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Twelve Desserts From One Recipe - Chameleon Cake

 

Whether this recipe becomes a loaf, a layer cake, or a cupcake you will find it versatile, moist, and delicious. Make it the day ahead if you plan to cube or slice the cake. Once cut, feel free to freeze it. It has been served in my family since the 1950s. This one recipe can provide the start for a dozen different desserts. The boy, from Get a Bigger Wagon, has enjoyed it smothered in maple syrup, frequently, since 1970.     

 

Ingredients:

½ cup of oil (canola or corn oil)

1 cup of sugar

2 eggs

1 teaspoon of vanilla

1 teaspoon of almond extract

½ teaspoon of salt

2 cups of all-purpose flour (oat or spelt flour works too)

¾ of a cup of milk

3 teaspoons of baking powder

Instructions:

Add sugar to oil in a medium-size bowl and mix with an electric hand mixer. Beat the eggs into the sugar and oil. Then add vanilla, almond extract, and salt. Set this batter aside. In a separate bowl, combine the baking powder with the flour. Add portions of the flour mixture to the batter, alternating with portions of milk, ending with flour.

Pour the batter into a greased loaf pan and bake for 60 minutes at 325° F.

OR

Spoon batter into well-greased or paper-lined muffin tins (makes 14) and bake at 375° F for 20 to 30 minutes.

OR

Pour batter into two well-greased eight-inch layer cake pans and bake cakes at 375° for 25 to 30 minutes.

Note:

Chameleon loaf is delicious served with fruit and whipped cream, covered in maple syrup, or glazed with a caramel icing. It can be sliced into fingers to serve plain with tea or cubed for dipping into a chocolate fondue. Freeze it in slices for a quick dessert at a later time.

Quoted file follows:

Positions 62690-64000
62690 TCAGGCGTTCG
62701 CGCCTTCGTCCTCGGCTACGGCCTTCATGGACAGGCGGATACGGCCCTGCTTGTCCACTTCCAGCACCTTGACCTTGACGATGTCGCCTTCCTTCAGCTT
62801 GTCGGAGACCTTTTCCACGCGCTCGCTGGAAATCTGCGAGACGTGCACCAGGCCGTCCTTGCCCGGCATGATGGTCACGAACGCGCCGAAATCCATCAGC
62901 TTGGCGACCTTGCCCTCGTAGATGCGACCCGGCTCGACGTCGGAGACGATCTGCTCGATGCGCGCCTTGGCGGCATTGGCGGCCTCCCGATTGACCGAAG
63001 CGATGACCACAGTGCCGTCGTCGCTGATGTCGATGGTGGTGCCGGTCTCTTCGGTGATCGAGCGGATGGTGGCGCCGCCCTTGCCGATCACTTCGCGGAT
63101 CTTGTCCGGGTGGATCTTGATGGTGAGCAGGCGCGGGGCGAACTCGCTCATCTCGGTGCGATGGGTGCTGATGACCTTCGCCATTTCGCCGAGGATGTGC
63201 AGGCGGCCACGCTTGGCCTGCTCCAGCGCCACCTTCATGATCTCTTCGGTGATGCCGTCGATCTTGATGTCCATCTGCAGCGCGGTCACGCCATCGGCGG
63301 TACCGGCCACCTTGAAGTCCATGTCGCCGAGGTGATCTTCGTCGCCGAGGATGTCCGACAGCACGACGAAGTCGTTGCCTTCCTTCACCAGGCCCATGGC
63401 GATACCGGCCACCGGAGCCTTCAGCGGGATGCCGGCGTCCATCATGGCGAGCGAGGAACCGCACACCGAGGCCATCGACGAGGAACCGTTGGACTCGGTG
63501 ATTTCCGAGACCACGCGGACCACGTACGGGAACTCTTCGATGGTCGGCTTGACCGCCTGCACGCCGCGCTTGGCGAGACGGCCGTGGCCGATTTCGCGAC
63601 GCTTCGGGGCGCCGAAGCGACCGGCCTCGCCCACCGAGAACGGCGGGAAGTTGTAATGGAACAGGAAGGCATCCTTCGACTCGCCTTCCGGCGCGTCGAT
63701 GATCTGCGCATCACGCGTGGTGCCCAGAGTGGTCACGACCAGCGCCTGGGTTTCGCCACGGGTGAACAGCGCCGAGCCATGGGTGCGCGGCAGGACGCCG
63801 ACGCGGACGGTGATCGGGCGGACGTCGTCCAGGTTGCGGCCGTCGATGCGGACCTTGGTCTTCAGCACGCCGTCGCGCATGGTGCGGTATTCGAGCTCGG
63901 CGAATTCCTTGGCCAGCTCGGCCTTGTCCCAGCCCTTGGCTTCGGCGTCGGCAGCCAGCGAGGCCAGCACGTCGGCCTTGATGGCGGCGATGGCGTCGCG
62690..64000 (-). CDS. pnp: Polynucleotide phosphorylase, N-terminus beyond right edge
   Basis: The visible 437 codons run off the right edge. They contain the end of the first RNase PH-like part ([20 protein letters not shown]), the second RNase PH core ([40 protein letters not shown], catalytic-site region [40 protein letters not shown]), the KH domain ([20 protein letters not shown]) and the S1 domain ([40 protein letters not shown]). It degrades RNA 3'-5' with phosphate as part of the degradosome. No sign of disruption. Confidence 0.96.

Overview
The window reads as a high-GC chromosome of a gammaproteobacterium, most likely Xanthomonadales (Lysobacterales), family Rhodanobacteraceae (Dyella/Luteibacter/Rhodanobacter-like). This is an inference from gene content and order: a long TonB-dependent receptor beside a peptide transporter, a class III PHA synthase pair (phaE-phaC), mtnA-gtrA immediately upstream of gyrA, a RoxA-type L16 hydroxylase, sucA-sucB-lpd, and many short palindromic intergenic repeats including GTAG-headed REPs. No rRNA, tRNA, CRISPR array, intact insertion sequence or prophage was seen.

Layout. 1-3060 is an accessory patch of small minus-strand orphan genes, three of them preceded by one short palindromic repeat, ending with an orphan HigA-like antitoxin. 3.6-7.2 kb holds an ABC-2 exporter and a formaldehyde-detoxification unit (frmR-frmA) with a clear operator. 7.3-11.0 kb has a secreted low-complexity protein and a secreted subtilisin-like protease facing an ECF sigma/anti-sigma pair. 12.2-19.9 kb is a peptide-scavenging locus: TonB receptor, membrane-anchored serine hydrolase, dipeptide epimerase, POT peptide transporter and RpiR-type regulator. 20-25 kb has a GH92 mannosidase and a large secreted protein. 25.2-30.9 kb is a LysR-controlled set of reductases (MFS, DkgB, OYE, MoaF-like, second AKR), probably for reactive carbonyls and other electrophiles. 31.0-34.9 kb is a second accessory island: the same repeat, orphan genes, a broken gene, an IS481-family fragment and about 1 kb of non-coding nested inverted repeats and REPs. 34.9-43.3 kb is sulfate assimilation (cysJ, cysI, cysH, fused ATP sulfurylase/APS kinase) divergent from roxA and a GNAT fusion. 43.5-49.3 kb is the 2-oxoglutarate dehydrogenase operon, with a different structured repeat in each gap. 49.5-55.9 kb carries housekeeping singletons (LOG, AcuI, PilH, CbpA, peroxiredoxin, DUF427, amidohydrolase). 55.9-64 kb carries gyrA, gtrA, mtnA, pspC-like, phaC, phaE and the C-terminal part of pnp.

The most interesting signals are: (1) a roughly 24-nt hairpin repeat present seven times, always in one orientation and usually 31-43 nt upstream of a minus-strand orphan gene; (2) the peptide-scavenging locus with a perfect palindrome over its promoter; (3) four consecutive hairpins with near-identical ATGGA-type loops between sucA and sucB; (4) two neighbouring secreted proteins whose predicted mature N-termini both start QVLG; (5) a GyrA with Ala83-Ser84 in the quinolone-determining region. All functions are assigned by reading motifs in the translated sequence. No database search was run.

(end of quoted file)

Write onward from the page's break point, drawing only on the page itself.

For a fun family dessert, serve a platter of cake slices and a tray of sauces, fruit, ice cream, and sprinkles. Tell the children it is “make your own dessert” night. To follow a special grown-ups' dinner, splash a little rum over the cake then top with whipped cream and pineapple. Yum!

 

 

 

 

 

 

 

 

 

 

 

 

Comments (4)

  • Maureen Haddock August 10, 2013 at 02:12 pm

    Bev, I had forgotten that we used other spices in this recipe. This one batter could likely be the basis for two dozen desserts! Please fill us in on Tonka bean flavouring.
    It would be lovely to put the little blue teapot to good use while we sampled your Tonka cake.

  • Bev Gardner August 10, 2013 at 01:05 pm

    I still have this recipe on a card in a little recipe book of desserts I've had since the 70's!
    I remember we loved it sliced with fresh blueberries and whipped cream.
    On my little card I have notes (of course) that you can add lemon rind or flavouring, or cinnamon and ginger instead of the almond -more options!
    Today I will try this again with Tonka bean flavour instead of the almond and vanilla.
    Yum!

  • The Boy August 9, 2013 at 05:55 pm

    I can taste that cake already.....seems we haven't had a syrup and cake fix for a while. "Just sayin...."

    The Boy

  • Michelle Pawson August 9, 2013 at 11:09 am

    It is a truly yummy and versatile dish but its always most enjoyable when someone makes it for you, and serves it up, in any form!

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